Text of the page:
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Economy

Don't forget to care for your well-being during tough times

May 18, 2009

Let's face it, the financial meltdown has impacted all of us in one way or another - lost jobs for some, reduced income for others, increased credit card debt, decreased retirement wealth, home foreclosures.


Even if you've somehow personally dodged this bullet, you probably have a family member or friend who has experienced financial loss.

Our elected officials are frantically working on strategies to end the recession as quickly as possible and ease the pain for those who have been hurt, but many more will feel the pain before this is over.

Whereas the financial hurt is easy to see, a more subtle effect of this financial crisis is the increase in stress and anxiety.

According to experts, financial stress is associated with increases in many other unhealthy behaviors, such as smoking, alcohol and drug usage, overeating, overspending and insufficient sleep.

Chronic headaches, neck pain, back pain and increased susceptibility to colds are common ailments linked to stress.

With prolonged exposure, your immune system can be compromised with more serious effects on your health, such as heart disease, ulcers, depression, diabetes, hair loss, sexual dysfunction and tooth and gum disease.

It's no wonder that financial stress is the leading cause of marital problems in this country. It's not just about the money.

There's a sign on College Avenue this week that says "Lack of money is the root of evil."

I don't actually agree with that statement, but I suppose there are many financial problems that could be solved with a little more money. Even with some of the money being thrown at the problem by Washington, it's not enough to take away the stress right now.

So what can you do to reduce the negative effects of financial stress? The simple - and too simplistic - answer to this question is that you need to identify the source of your stress and take steps to get rid of it. Easily said, but not so easily done, particularly in this economic climate.

It should be obvious that if you are stressed by too much debt, you need to figure out how to pay it off. If you can't afford your house, you need to downsize. If you're unemployed, you need to try to get a new job. But these things take time.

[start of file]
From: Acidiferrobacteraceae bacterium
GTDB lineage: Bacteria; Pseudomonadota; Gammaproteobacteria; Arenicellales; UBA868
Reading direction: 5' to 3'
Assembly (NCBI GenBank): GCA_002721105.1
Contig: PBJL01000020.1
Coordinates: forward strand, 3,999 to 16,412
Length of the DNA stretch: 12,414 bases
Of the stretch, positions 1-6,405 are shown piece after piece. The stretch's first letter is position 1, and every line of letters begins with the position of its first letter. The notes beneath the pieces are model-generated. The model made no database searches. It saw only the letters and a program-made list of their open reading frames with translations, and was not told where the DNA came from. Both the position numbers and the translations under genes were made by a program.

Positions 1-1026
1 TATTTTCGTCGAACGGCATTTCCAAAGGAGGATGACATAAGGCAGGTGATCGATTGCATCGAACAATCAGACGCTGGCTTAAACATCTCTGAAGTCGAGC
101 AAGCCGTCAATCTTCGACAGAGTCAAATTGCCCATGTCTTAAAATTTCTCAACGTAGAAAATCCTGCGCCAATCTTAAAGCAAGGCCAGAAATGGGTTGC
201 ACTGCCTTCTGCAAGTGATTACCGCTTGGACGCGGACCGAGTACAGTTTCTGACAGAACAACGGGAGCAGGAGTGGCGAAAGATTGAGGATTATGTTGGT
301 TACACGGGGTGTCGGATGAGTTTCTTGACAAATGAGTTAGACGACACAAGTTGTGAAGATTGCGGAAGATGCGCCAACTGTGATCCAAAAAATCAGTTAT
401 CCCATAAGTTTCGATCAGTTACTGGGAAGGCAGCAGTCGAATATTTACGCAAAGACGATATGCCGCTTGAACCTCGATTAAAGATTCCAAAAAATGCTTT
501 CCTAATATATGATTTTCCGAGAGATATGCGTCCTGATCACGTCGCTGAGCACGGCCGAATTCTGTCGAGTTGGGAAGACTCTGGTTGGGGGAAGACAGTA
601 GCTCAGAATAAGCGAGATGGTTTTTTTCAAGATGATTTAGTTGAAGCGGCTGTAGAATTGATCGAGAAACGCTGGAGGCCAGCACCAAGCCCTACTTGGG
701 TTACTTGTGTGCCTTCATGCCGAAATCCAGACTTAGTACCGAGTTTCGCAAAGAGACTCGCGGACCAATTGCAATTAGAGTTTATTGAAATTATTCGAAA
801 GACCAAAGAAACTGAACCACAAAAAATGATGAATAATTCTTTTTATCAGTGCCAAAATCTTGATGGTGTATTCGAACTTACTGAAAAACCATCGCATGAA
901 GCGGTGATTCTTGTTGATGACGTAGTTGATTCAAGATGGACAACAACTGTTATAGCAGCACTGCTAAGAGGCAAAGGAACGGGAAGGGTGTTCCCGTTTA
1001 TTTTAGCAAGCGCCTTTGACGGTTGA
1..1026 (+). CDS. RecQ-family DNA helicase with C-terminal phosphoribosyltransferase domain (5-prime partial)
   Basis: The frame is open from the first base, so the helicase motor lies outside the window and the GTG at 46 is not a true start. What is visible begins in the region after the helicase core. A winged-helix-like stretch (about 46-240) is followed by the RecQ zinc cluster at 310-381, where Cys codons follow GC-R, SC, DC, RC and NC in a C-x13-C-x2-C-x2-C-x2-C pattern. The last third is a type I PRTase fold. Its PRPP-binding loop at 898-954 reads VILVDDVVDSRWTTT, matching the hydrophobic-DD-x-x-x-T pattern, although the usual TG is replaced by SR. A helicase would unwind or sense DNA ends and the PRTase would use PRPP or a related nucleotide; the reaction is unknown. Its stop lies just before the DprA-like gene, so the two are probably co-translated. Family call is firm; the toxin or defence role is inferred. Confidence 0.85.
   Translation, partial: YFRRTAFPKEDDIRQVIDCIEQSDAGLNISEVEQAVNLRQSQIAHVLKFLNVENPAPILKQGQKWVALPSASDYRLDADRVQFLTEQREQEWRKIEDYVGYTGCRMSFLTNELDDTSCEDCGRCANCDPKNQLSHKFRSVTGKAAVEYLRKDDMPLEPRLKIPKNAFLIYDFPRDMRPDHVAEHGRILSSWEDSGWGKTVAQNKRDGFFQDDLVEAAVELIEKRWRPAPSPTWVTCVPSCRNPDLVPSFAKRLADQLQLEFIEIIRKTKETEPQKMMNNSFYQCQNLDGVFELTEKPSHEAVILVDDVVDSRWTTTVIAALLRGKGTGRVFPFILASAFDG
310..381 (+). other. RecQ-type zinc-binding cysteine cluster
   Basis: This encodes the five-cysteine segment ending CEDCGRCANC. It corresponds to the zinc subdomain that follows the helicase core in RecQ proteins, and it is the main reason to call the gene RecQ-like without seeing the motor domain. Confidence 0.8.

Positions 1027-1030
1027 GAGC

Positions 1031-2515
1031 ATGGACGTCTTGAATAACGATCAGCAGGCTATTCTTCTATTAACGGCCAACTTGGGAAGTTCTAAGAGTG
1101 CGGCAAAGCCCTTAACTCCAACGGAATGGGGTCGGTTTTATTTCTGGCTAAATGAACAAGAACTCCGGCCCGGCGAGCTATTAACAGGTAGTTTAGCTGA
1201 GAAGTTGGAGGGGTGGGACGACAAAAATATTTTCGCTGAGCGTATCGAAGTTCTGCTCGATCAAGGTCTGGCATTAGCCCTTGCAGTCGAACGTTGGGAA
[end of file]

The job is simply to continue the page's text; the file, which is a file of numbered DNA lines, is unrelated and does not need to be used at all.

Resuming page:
So while you work on the longer-term solutions, here are a few strategies to cope with the bad stuff in the short term.

  • Simplify your life. Even if you can't solve your money problems, eliminating other sources of stress can reduce the cumulative effect on your mental and physical health.
  • Work on time management so that you aren't feeling rushed. Don't create imaginary deadlines for yourself. Cut down on extracurricular and volunteer activities.
  • Maintain healthy habits. Eat well-balanced meals, exercise and get enough sleep. Take your vitamins, many of which are known to help combat stress. If you to cancel the health club membership, you can still do your sit-ups every morning and run with your dog. You need all of those feel-good endorphins you can get.
  • Don't omit personal care. Expensive salon splurges may be out, but you can still have a home hair coloring and manicure get-together for all your friends. Have your spouse or partner trim you hair.
  • Stay positive and maintain a sense of humor. There are always reasons to be happy. Make a list of your "feel goods" and be sure to include them in your day. Laugh out loud. There's a reason they say "laughter is the best medicine."

Originally published in the Coloradoan, May 9, 2009.

Editor's note: This column is by Vickie Bajtelsmit, J.D., Ph.D., a professor of finance at Colorado State University and the author of two books on financial planning: "The Busy Woman's Guide to Financial Freedom" and "Personal Finance: Skills for Life." Opinions expressed are those of the author and do not necessarily represent the views of the university.


Contact: Vickie Bajtelsmit
E-mail: vickie.bajtelsmit@colostate.edu
Phone: (970) 491-0610